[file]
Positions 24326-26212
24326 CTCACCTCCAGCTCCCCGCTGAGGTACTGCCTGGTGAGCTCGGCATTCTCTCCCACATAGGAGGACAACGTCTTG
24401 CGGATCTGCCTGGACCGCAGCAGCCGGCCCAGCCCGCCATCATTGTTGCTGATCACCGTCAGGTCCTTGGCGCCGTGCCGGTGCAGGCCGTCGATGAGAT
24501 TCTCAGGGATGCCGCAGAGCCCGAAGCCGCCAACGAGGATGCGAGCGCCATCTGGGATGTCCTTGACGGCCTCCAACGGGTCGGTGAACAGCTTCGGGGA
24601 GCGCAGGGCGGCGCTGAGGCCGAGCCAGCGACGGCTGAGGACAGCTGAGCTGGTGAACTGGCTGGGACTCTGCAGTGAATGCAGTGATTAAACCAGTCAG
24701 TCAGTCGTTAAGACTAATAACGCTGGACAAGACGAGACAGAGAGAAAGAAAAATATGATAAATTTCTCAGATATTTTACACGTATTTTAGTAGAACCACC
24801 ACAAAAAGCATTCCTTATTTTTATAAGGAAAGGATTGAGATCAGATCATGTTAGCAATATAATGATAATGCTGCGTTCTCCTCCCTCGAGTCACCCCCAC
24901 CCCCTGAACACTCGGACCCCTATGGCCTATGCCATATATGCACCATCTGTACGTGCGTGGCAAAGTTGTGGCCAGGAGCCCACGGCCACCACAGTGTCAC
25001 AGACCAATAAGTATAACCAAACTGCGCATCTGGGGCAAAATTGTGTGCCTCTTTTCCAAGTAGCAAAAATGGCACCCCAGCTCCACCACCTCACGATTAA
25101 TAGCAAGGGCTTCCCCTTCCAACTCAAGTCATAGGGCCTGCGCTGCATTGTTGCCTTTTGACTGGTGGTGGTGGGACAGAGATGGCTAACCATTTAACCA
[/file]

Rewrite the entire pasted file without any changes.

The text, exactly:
Positions 24326-26212
24326 CTCACCTCCAGCTCCCCGCTGAGGTACTGCCTGGTGAGCTCGGCATTCTCTCCCACATAGGAGGACAACGTCTTG
24401 CGGATCTGCCTGGACCGCAGCAGCCGGCCCAGCCCGCCATCATTGTTGCTGATCACCGTCAGGTCCTTGGCGCCGTGCCGGTGCAGGCCGTCGATGAGAT
24501 TCTCAGGGATGCCGCAGAGCCCGAAGCCGCCAACGAGGATGCGAGCGCCATCTGGGATGTCCTTGACGGCCTCCAACGGGTCGGTGAACAGCTTCGGGGA
24601 GCGCAGGGCGGCGCTGAGGCCGAGCCAGCGACGGCTGAGGACAGCTGAGCTGGTGAACTGGCTGGGACTCTGCAGTGAATGCAGTGATTAAACCAGTCAG
24701 TCAGTCGTTAAGACTAATAACGCTGGACAAGACGAGACAGAGAGAAAGAAAAATATGATAAATTTCTCAGATATTTTACACGTATTTTAGTAGAACCACC
24801 ACAAAAAGCATTCCTTATTTTTATAAGGAAAGGATTGAGATCAGATCATGTTAGCAATATAATGATAATGCTGCGTTCTCCTCCCTCGAGTCACCCCCAC
24901 CCCCTGAACACTCGGACCCCTATGGCCTATGCCATATATGCACCATCTGTACGTGCGTGGCAAAGTTGTGGCCAGGAGCCCACGGCCACCACAGTGTCAC
25001 AGACCAATAAGTATAACCAAACTGCGCATCTGGGGCAAAATTGTGTGCCTCTTTTCCAAGTAGCAAAAATGGCACCCCAGCTCCACCACCTCACGATTAA
25101 TAGCAAGGGCTTCCCCTTCCAACTCAAGTCATAGGGCCTGCGCTGCATTGTTGCCTTTTGACTGGTGGTGGTGGGACAGAGATGGCTAACCATTTAACCA